"But the former governors who were before me laid burdens on the people, and took from them bread and wine, besides forty shekels of silver. Yes, even their servants bore rule over the people, but I did not do so, because of the fear of God."
AUSTIN - An effort to rein in local property taxes was delayed Monday as city and county officials pressed lawmakers to kill the measure, saying it would keep them from meeting local needs.Read the whole thing here; Empower Texans has more here.
“We see it as a big win because of all the pushback the cities are putting on their senators,” said Shanna Igo of the Texas Muncipal League. “It delays it another week, two weeks, three weeks, which always helps.”
But Sen. Paul Bettencourt, R-Houston, said he asked to postpone the Senate Finance Committee’s consideration of his bill only to get information from the state comptroller’s office. The comptroller initially said its effect on cities and counties couldn’t be determined, which would be a bill-killer, Bettencourt said.
“I just got out of the lieutenant governor’s office … everybody is gung-ho about it,” Bettencourt said of his Senate Bill 182, which would reduce the threshold at which increases in property tax revenue trigger a rollback election.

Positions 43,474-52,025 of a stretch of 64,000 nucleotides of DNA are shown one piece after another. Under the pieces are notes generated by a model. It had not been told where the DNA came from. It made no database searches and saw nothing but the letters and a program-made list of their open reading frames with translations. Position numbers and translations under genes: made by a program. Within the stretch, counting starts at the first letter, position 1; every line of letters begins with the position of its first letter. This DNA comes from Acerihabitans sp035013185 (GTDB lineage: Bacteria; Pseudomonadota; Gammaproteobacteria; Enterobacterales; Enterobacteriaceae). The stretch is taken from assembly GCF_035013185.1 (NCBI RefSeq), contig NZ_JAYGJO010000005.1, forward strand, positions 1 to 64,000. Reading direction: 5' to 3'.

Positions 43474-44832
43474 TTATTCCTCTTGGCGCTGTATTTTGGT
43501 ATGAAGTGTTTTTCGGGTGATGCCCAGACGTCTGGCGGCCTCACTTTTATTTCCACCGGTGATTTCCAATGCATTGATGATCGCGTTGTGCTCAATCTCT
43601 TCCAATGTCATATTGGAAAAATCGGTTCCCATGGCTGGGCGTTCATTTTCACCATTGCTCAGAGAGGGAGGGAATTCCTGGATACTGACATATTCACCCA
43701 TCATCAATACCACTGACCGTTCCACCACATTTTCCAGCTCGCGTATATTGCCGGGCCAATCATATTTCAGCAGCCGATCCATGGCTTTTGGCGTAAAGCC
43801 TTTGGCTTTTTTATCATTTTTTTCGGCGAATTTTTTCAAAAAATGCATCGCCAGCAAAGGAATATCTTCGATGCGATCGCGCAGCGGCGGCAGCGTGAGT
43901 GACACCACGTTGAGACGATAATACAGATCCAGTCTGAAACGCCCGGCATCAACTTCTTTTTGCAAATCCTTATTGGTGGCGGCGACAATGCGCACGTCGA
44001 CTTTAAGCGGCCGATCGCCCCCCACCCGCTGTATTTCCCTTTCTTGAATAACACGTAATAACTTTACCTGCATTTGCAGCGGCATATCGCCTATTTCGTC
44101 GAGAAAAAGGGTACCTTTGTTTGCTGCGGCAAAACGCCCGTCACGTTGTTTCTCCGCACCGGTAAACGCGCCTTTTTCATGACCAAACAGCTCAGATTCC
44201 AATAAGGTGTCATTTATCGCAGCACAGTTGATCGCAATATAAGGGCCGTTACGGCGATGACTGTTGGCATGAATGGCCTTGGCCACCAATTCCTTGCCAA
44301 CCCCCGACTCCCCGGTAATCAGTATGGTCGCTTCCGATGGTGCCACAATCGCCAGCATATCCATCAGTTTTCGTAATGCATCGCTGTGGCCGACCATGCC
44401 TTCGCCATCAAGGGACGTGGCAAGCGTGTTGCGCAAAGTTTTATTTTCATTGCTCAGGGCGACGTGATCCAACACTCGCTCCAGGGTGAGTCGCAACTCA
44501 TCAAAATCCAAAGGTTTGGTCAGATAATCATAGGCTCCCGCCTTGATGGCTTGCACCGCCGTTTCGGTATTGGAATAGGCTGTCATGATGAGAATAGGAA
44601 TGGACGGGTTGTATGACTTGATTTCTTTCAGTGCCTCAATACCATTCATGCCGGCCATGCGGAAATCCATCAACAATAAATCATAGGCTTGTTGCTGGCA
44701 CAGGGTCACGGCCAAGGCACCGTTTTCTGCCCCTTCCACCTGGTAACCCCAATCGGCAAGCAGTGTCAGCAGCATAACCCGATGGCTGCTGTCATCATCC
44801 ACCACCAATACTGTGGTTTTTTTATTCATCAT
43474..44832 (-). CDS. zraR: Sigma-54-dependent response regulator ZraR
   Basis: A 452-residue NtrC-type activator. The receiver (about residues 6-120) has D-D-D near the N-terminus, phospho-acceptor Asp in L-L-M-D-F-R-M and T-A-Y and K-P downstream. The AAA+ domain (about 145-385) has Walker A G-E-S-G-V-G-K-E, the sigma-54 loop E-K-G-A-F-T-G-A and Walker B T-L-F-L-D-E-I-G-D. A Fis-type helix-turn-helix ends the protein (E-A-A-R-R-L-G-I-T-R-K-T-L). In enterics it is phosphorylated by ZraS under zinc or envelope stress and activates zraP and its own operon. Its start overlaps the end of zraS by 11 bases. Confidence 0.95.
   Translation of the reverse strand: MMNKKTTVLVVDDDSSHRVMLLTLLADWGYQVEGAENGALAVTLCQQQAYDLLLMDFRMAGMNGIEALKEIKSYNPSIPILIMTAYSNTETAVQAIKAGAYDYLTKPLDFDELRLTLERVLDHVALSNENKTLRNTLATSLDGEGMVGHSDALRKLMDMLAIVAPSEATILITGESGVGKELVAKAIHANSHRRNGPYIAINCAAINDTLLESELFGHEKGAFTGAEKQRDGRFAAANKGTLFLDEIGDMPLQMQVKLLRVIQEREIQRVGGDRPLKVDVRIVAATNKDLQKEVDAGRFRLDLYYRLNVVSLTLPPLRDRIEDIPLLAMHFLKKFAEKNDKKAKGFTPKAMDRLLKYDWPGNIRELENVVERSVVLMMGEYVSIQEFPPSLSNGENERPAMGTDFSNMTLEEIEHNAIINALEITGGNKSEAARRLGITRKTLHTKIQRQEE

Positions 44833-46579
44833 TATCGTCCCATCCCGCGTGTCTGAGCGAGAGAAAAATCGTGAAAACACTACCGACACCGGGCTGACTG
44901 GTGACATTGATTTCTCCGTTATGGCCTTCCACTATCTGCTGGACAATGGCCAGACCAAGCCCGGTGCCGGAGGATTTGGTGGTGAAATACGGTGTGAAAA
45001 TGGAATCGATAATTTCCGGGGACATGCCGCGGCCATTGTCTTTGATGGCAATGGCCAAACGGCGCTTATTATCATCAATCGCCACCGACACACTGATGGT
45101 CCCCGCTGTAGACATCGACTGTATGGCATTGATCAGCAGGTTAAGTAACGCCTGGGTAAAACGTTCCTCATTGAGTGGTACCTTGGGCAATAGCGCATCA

Igo had predicted a couple of hundred local officials would show up to testify against the measure on Wednesday, when the Finance Committee is taking public testimony. Now that SB182 has been delayed, they will wait for it to be rescheduled.
Jeff Coyle, director of San Antonio’s intergovernmental relations department, said the city’s average increase was 2.61 percent over the last 10 years. But in some of those years, he said, it has been at or nearer the 8 percent limit to meet the needs of a growing population.
If Bettencourt’s bill had been in effect, Coyle said, it would have cost the city $212 million over the past decade. Savings to taxpayers would have been $4.24 a month in 2015, he said.
“At the end of the day, what is that? A cup of coffee at Starbucks that a homeowner would save per month, while at the same time it’s costing the city hundreds of millions of dollars in our inability to provide services,” Coyle said.
The general fund budget supported by property taxes is about $1 billion this year, Coyle said. Two-thirds of the general fund pays for public safety, he said.
“We’re making sure every one of our senators knows how much of a problem this is for us,” he said.
Janice Evans, chief policy officer and director of communications for Houston Mayor Annise Parker, cited a meeting by big-city mayors two weeks ago to discuss a number of issues being considered in Austin that would “remove local control.”
“They believe these are issues that should be addressed at home rather than at the state capital. Houston already has a revenue cap that constrains how much property taxes we can collect each year. This measure was approved by Houston voters. The city had to lower its tax rate last fall in order to comply with the restriction. We anticipate having to do the same this year,” Evans said.